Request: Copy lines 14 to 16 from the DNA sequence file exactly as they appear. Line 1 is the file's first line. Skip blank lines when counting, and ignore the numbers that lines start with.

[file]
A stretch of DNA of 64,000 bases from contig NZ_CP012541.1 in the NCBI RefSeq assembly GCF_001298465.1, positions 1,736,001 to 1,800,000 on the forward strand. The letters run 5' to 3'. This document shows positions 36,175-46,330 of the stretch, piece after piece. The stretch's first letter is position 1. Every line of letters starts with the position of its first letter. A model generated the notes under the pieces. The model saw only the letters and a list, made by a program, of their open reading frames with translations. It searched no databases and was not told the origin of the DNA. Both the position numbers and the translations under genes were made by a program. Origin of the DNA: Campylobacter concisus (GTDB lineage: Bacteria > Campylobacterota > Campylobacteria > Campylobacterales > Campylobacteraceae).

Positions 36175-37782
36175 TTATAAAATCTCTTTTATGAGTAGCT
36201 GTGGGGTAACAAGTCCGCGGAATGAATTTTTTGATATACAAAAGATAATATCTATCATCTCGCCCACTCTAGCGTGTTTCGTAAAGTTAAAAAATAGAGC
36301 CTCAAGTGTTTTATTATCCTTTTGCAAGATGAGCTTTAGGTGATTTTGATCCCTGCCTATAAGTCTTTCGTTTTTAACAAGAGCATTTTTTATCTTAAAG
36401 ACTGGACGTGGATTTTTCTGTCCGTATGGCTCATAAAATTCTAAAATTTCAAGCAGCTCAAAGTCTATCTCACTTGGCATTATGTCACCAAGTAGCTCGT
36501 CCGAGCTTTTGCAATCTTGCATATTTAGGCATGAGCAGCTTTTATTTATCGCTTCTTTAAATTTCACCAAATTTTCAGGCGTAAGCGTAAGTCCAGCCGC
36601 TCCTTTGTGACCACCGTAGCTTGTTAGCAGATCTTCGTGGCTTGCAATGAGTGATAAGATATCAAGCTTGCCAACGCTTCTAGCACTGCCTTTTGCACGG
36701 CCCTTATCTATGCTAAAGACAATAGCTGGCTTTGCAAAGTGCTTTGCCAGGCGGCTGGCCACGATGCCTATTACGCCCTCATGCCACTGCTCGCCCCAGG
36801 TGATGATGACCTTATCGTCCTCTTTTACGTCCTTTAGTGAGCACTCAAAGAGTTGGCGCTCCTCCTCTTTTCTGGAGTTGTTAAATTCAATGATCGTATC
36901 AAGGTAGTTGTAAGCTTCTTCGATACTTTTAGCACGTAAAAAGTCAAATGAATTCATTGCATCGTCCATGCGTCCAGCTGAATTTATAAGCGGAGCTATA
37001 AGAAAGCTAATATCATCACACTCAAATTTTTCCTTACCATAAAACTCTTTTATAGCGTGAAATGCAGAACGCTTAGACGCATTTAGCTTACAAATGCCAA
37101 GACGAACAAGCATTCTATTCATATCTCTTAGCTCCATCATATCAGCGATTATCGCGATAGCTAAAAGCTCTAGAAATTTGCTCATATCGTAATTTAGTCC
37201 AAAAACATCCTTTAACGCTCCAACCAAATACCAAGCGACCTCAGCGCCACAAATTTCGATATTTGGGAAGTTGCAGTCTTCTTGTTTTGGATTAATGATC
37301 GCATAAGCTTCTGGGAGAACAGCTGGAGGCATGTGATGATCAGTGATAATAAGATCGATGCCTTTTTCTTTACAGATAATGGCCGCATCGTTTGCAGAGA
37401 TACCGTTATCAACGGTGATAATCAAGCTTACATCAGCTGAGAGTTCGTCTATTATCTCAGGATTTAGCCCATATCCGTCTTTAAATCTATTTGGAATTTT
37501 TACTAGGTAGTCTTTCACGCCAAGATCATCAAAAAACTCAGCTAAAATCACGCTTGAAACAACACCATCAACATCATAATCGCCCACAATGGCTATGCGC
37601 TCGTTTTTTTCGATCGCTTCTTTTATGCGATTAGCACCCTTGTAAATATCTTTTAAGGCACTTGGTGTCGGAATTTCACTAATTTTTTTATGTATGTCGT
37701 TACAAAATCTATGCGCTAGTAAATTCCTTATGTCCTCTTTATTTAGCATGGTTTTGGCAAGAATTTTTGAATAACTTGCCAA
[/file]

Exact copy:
37201 AAAAACATCCTTTAACGCTCCAACCAAATACCAAGCGACCTCAGCGCCACAAATTTCGATATTTGGGAAGTTGCAGTCTTCTTGTTTTGGATTAATGATC
37301 GCATAAGCTTCTGGGAGAACAGCTGGAGGCATGTGATGATCAGTGATAATAAGATCGATGCCTTTTTCTTTACAGATAATGGCCGCATCGTTTGCAGAGA
37401 TACCGTTATCAACGGTGATAATCAAGCTTACATCAGCTGAGAGTTCGTCTATTATCTCAGGATTTAGCCCATATCCGTCTTTAAATCTATTTGGAATTTT